The group confirmed that is content maintaining the threshold at this point, but the group would like to see a direction established to develop a new framework. The group thinks that the alternatives to the threshold sum suggested should be considered as there are better at addressing needs and fit into a human rights approach. It was agreed to recommend that the threshold be used to re-open the fund in order to avoid delay. However, other mechanisms that would allow targeting of people who need the support with independent living the most in a more sophisticated way should be developed in time and as soon as practical.
It was agreed that independent living framework development to be put on the agenda in due course to discuss potential indicators.
It was confirmed that at this stage the principle of application process can be established as needing endorsement of Social Workers, who will be able to confirm the threshold level of the applicants.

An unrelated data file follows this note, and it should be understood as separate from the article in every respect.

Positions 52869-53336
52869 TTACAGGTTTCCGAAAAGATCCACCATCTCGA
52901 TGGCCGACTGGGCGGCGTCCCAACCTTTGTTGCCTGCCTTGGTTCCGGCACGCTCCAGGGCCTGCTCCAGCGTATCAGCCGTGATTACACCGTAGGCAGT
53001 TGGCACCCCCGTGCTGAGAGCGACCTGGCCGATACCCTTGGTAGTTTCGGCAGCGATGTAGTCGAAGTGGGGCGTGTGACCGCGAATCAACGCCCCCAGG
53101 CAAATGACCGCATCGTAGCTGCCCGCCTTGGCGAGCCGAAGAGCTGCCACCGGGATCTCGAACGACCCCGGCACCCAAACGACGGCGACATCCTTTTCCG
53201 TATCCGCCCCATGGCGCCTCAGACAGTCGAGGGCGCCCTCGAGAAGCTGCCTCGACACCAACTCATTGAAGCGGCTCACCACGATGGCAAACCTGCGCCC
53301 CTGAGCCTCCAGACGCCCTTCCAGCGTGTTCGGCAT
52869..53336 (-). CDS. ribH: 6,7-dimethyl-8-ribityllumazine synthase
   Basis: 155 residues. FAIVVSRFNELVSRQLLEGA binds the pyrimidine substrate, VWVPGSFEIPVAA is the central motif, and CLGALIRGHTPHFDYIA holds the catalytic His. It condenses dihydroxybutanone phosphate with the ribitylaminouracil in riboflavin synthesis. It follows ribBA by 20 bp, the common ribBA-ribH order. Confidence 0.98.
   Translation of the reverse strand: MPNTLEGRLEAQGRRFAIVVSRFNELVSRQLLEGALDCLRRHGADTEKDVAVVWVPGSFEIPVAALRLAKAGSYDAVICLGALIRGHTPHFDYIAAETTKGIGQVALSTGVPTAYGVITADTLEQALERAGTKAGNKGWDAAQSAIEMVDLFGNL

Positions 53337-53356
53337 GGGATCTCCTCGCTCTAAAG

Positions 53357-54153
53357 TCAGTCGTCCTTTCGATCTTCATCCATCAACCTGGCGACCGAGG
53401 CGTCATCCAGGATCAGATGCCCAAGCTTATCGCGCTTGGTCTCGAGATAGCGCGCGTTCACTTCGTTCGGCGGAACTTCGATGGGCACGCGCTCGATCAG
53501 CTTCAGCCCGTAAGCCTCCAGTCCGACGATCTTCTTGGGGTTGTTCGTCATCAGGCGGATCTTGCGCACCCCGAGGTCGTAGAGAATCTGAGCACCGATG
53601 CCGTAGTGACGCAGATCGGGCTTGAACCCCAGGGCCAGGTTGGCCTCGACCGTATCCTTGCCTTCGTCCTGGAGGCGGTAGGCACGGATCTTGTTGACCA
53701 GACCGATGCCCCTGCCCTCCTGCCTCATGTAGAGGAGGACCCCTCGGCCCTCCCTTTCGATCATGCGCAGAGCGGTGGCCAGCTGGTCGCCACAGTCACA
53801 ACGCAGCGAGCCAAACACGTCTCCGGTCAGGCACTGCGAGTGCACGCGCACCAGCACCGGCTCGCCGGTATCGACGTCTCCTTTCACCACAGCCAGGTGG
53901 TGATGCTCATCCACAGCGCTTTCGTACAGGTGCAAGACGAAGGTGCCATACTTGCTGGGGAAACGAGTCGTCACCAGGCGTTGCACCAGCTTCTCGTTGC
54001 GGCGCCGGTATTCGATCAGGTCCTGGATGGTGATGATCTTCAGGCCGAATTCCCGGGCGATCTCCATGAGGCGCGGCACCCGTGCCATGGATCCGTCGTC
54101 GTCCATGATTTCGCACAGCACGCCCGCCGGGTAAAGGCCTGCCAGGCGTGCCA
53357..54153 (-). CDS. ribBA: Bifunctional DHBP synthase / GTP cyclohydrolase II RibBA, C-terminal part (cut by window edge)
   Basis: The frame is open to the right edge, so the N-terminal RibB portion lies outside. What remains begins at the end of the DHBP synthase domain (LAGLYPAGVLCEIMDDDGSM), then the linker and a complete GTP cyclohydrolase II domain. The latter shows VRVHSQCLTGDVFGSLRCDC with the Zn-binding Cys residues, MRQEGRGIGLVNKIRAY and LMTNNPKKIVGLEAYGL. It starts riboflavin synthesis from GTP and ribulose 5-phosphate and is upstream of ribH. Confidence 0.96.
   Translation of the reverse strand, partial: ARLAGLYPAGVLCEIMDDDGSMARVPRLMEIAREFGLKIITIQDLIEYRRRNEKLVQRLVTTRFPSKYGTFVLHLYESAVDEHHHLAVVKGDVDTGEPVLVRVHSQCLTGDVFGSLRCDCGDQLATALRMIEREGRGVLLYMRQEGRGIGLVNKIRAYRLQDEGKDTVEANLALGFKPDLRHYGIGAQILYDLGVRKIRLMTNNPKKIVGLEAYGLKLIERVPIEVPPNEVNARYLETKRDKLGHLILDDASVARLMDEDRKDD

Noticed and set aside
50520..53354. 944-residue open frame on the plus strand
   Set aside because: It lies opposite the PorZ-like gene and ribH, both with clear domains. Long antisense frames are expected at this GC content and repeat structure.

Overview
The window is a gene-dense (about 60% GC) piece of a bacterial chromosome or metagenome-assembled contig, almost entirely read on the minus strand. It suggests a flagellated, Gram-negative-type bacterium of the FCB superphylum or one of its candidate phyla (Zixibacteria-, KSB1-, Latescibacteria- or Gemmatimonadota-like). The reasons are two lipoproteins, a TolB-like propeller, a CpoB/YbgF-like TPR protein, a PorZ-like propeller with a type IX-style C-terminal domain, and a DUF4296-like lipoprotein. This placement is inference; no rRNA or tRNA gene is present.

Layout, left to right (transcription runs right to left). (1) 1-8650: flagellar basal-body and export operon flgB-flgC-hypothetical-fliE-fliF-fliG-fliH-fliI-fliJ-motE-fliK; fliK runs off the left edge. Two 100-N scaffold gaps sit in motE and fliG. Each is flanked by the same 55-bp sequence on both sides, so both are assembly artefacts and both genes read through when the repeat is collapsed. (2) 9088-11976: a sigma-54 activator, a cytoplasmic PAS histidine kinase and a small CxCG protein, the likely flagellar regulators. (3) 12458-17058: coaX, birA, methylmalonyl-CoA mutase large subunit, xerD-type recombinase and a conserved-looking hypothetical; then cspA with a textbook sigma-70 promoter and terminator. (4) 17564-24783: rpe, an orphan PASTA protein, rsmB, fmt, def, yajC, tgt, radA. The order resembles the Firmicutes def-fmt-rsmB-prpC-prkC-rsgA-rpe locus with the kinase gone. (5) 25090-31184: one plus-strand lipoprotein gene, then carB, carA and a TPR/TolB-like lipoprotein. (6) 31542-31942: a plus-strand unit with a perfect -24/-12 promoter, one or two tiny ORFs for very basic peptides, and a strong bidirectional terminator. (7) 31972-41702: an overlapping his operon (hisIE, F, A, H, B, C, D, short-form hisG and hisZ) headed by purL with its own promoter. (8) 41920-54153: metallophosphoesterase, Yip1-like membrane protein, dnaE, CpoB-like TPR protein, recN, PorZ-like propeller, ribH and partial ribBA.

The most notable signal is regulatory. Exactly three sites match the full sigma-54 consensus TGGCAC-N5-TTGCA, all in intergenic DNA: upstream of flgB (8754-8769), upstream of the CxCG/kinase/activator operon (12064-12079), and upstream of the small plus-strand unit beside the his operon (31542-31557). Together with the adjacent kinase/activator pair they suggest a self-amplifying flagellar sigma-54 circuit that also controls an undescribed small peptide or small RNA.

Item 7: Engagement Update
An update on engagement plan indicated progress and informed about the events scheduled so far:
12th: Edinburgh in person event at the Murrayfield
16th: (provisional, checking out accessibility) in person event Stirling Court Hotel
17th: (provisional, waiting on costs) in person event P&J Live Aberdeen
In person event at the Glasgow Science Centre – dates to be confirmed – either 22nd, 23rd or 29th
Some other venues in Inverness and Dumfries still to be considered and potentially some other targeted online events to be planned prioritising accessibility.
Thanks extended to all who supported the development of the engagement plan and securing accessible venues.
Invites via emails and distribution of letters already started.
Item 8: AOB
Item 9: Next Meeting Arrangements
The next meeting is scheduled for 5th December and will be online via Teams.
Topics to be discussed: available income charges, additionality, and relationship with LAs.